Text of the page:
Access and funding jeopardising growth
The growth of Northern Ireland's emerging independent food producers is being stifled by poor communications, excessive bureaucracy and a lack of co-ordination among government agencies, according to an international report.
The EU-funded research on food policy showed the food sector is innovative and ambitious but that access to funding and support is jeopardising growth.
The Local Food as an Engine for Local Business (LOCFOOD) report was published by Ulster Business School at the University of Ulster.
Professor Barry Quinn, one of the report's authors, said the project has revealed the need for closer co-operation and understanding between small and micro food businesses and the public agencies appointed to help them.
"The small food production sector is one of the most promising industries in Northern Ireland," he said. "We have proven our export mettle through the successes of the larger food producers but the future lies in growing the small businesses who represent the next generation and who have the potential to develop into larger businesses.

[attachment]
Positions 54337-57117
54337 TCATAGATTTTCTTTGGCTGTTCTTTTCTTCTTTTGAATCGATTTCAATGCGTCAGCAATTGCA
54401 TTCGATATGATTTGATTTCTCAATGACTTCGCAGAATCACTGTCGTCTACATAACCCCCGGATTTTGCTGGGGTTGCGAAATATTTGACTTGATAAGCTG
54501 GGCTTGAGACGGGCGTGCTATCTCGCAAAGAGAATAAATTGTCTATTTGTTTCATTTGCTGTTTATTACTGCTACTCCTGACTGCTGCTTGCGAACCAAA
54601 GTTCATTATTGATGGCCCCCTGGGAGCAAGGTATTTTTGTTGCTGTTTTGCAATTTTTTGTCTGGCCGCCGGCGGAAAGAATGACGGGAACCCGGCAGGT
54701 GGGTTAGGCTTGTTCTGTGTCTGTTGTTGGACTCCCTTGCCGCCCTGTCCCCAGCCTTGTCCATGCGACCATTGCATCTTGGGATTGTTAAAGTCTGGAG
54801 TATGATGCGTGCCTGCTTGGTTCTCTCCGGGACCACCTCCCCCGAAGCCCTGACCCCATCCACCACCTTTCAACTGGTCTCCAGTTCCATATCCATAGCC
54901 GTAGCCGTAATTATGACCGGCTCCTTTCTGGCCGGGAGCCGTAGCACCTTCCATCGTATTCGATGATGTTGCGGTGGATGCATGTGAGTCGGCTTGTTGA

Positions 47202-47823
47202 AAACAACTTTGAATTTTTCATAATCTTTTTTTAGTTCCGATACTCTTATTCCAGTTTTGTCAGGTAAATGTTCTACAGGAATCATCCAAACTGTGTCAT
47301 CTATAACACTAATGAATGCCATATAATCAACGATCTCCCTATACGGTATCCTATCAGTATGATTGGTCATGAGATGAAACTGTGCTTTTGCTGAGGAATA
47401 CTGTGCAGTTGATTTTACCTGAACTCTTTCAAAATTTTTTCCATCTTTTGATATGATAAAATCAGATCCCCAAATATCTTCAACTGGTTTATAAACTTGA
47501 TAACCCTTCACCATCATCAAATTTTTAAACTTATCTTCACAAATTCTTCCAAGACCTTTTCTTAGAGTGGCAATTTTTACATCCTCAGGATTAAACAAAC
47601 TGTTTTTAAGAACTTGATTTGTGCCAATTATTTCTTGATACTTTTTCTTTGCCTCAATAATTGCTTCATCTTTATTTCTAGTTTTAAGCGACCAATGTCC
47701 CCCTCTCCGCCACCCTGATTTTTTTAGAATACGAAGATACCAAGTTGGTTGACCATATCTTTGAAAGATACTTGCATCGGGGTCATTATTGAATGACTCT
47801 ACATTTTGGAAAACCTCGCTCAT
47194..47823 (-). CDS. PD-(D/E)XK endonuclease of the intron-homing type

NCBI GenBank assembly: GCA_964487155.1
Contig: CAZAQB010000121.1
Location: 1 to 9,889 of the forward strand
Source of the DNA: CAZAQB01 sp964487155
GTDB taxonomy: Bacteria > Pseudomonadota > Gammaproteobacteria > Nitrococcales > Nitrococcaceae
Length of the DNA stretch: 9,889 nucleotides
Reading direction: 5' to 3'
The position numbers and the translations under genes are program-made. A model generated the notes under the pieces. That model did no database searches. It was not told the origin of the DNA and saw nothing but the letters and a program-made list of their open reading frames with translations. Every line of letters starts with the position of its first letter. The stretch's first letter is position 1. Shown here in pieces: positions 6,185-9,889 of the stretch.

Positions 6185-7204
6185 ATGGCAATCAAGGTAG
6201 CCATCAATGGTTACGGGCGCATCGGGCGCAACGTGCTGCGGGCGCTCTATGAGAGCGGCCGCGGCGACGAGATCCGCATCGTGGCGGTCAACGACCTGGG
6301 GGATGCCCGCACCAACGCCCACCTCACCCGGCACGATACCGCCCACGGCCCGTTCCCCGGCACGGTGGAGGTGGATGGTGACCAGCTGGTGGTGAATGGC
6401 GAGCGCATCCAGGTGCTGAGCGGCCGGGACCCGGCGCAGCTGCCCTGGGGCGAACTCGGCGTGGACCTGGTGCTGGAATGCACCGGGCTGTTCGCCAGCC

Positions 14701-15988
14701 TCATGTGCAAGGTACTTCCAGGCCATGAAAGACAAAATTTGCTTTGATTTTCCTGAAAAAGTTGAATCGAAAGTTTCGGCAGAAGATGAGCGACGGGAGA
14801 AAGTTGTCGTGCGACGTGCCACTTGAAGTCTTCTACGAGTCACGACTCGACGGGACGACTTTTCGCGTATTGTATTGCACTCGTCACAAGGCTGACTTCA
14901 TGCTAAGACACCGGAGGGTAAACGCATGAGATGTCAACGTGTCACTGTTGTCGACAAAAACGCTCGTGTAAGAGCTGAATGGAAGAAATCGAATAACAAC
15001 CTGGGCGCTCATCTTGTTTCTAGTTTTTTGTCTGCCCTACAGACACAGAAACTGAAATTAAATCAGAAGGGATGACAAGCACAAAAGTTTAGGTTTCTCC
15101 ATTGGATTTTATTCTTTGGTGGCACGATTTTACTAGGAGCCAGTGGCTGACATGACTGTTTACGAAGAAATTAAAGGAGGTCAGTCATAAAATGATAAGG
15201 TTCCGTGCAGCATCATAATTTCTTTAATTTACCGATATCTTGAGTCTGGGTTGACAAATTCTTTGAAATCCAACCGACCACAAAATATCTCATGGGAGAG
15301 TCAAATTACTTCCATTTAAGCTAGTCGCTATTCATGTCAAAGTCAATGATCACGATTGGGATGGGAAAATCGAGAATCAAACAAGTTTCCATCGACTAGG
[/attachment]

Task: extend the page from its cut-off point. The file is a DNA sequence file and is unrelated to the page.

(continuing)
"Without them, our local food culture and food tourism potential will be severely diminished and long term export successes and gains may be shortlived."
He said the report's authors had identified barriers to growth. "Excessive bureaucracy and associated costs are viewed by the surveyed business owners as detrimental and the prohibitive cost of engagement with knowledge providers and trade associations is also cited – while the lack of an integrated approach to delivery of support by public agencies has caused confusion on how to obtain support and where to find it," Prof Quinn added.
The LOCFOOD project has helped small food and drink producers gain access to support and is currently working with agencies in Northern Ireland to explore how lessons from initiatives from other European regions may be implemented locally.